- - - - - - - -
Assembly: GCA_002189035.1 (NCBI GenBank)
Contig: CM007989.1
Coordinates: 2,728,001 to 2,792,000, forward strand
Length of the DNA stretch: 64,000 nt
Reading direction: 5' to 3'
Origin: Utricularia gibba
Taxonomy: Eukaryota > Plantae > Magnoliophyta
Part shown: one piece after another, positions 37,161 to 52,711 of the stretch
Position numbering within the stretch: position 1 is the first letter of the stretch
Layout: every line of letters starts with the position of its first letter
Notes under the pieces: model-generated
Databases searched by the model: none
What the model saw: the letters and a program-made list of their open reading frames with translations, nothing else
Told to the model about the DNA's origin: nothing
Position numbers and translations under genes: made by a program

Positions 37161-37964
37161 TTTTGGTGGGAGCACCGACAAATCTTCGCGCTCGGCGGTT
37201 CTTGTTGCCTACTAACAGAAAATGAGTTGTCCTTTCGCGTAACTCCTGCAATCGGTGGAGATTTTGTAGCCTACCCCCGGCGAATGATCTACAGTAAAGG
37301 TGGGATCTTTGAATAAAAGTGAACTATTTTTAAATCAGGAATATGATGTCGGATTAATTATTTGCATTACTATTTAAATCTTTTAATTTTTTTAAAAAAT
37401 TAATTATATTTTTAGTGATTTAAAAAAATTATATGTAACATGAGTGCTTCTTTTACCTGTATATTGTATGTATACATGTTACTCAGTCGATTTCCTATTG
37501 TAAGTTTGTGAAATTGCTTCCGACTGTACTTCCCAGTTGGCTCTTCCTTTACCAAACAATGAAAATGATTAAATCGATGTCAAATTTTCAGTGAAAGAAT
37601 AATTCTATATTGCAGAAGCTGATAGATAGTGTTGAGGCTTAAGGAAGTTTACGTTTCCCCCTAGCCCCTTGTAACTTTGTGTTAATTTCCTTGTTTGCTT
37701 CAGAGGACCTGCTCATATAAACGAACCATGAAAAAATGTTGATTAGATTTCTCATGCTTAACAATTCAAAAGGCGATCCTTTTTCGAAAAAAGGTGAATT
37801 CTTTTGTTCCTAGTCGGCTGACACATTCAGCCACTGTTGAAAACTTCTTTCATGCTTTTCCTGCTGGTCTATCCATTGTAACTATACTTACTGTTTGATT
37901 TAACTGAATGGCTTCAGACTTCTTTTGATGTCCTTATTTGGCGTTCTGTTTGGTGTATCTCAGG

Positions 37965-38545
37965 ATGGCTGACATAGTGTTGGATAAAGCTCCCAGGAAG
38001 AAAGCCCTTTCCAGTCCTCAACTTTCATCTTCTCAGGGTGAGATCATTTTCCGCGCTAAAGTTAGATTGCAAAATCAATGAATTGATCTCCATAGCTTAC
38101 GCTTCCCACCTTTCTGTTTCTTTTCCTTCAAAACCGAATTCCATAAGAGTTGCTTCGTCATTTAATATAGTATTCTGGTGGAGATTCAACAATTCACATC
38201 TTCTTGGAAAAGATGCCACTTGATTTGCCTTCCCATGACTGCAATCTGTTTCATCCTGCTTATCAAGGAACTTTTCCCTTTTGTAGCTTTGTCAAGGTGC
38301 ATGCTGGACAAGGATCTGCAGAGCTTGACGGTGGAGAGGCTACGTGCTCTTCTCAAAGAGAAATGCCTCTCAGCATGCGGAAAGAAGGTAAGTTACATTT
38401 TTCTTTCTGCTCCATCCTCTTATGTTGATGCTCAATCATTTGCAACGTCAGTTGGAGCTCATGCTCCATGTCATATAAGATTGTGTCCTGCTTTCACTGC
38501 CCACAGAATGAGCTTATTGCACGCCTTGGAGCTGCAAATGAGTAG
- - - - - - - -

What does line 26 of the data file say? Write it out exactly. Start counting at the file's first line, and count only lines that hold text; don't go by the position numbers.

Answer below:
Positions 37965-38545